It’s hard to talk about emotions. I don’t mean personally, I just mean that the concept, scientifically, is big and complicated, and human understanding of how emotions work is constantly evolving. But there is a thing that seems consistent among people who talk about this stuff professionally, and that is a three-part system. They generally refer to three levels of depth of consciousness.
I’ve had music history professors talk about how music historians love to group aesthetic movements into chunks, and divide those chunks into three parts. Early, middle, and late Romantic, you know? Can we make distinctions between early and late Romantic? Absolutely! Are the boundaries clear-cut and obvious, without overlap or grey areas? No.
So I suspect psychologists trying to break the working of the mind into a three-part system are also simplifying for the sake of ease and convenience rather than truly communicating something definitely and obviously true about how humanity feels.
Freud started with the three-part id, ego, and superego.
In Interpersonal Neurobiology, Dan Siegel describes the problem of terminology regarding emotion, and comes up with the following solution (Chapter 32, pp. 2-3):
Emotion: process that involves the pathway of a response to a stimulus, including appraisal… arousal [of the nervous system] that evoke particular reaction of thought, feeling, and behavior
Affect: the way an internal emotional state is externally revealed
Feeling: the awareness of an emotional state
I think his definitions are useful but clearly arbitrary because those words in everyday use mean lots of other things, too. So I keep coming back to Ross Buck as he defined level of emotion in his book Communication of Emotion (which I still think would make a great title for a conducting textbook):
- Emotion I is basically your immune system, autonomic system, and endocrine system. Neurotransmitters and hormones.
- Emotion II is where the spontaneous communication happens. Emotion II is your involuntary expressive response to feeling: facial expressions, shifting weight, hand gestures, etc. The key word is involuntary.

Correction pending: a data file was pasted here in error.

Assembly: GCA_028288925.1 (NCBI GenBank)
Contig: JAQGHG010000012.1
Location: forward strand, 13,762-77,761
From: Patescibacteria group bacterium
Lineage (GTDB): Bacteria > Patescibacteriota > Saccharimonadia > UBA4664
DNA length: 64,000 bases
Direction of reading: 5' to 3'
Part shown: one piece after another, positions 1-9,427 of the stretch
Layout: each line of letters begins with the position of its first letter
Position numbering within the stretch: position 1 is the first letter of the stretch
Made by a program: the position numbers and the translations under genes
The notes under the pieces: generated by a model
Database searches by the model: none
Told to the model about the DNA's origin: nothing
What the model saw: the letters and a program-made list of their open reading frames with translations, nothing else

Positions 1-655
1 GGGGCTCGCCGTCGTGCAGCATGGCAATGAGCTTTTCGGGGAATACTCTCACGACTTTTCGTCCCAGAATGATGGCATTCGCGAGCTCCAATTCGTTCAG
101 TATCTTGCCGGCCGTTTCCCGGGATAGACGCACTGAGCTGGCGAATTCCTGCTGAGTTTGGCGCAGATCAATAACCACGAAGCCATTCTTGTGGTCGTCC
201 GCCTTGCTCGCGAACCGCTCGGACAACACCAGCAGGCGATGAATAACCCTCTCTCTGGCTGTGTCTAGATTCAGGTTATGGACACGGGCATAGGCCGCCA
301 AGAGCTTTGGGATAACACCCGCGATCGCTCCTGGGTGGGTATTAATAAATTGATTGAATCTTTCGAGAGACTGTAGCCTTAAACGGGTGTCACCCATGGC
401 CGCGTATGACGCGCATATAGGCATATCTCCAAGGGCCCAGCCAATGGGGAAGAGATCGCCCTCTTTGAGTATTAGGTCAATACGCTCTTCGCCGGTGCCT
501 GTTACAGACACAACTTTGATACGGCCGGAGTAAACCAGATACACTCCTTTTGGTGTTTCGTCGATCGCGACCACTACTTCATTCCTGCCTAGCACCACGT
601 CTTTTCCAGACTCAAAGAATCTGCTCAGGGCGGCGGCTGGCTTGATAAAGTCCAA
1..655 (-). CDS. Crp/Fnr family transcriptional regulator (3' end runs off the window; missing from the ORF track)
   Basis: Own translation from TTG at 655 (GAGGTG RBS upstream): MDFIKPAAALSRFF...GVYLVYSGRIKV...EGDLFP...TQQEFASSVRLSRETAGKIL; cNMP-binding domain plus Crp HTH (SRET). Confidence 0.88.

- Emotion III is your subject experience of feeling. This is where ideas like happy and sad come in, as well as sleepy and hungry.
So, as I’ve been trying to write more about this, and particularly imagining how to translate it for musicians in a way that is memorable and relevant, I propose this model: The Emotion Triad.
The root is Emotion I (“emotion”). It’s the note that serves as the foundation on which all the rest is built, without which the rest would not be interpretable according to common practice. Even if you don’t see the root on the page, you still analyze a triad by its root.
The third is Emotion II (“affect”). It’s the note of expression. It’s the note we look at to see what the quality is by its relationship to the root.
The fifth is Emotion III (“feeling”). It’s totally optional, and you can analyse triads with out even needing to imagine it, but it’s the one that shouts to analysts “hey, here’s a triad! Triad over here! Analyze me!”
This metaphor is a little goofy, I know. But I definitely know more people who understand the function of pitches in triads than levels of emotional response.